We’ve seen a couple of headline in the past two weeks about how Great White Sharks are swarming to the waters off the Outer Banks. It’s based on the tagged sharks that OCEARCH has been tracking.
OCEARCH is an oceanographic research organization that tags a number of species, including whales and tiger sharks, but the great white sharks are the attention getters.
What’s happening off the Outer Banks coast—and yes there are great white sharks there—are two factors coming together.
First of all, great white sharks have always been off the coast of North Carolina and at this time of the year they are more numerous. The reason is simple. They’re migrating, swimming from the cold waters off Canada to the warmer waters of Florida and even into the Caribbean.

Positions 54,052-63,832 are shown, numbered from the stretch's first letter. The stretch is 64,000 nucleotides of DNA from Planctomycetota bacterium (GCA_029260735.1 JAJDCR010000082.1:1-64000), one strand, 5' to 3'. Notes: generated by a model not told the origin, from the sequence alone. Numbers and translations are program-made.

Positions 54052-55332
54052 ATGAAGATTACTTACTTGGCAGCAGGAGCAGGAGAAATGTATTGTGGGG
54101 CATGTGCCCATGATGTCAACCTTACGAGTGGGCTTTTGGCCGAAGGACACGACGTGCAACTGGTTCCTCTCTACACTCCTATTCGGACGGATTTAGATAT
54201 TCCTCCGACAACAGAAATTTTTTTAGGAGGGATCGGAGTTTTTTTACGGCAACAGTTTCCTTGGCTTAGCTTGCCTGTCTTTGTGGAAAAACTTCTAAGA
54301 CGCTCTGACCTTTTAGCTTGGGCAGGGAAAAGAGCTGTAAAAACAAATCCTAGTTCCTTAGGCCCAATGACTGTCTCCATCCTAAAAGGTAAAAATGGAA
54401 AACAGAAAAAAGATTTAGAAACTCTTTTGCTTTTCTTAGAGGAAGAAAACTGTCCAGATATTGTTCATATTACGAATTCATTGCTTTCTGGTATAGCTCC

The reason they seem so suddenly numerous is that OCEARCH has been continually tagging great white sharks off Nova Scotia for the past few years, there are more than every tagged, so more than every ping when they come to the surface.
What is happening is a very natural part of the Atlantic Ocean ecosystem.
For the most part, great whites stay at least a few miles off shore. Not always. There have been a few instances where a shark will send a signal from one of the Outer Banks sounds—usually Pamlico.
There was recently a false ping—not sure how that happened—placing Cabot, a 533 pound great white almost in the Pamlico River.
That would have been remarkable. Great white sharks cannot survive in fresh water and that far from Oregon Inlet, or any inlet, the water is considered fresh. But as it turns out, it was a false reading.
Cabot sent a good strong signal from just south of Oregon Inlet, in the ocean, to set things straight.
The Outer Banks environment is fascinating. Plan your stay with Joe Lamb, Jr. & Associates to learn about the beauty of the Outer Banks.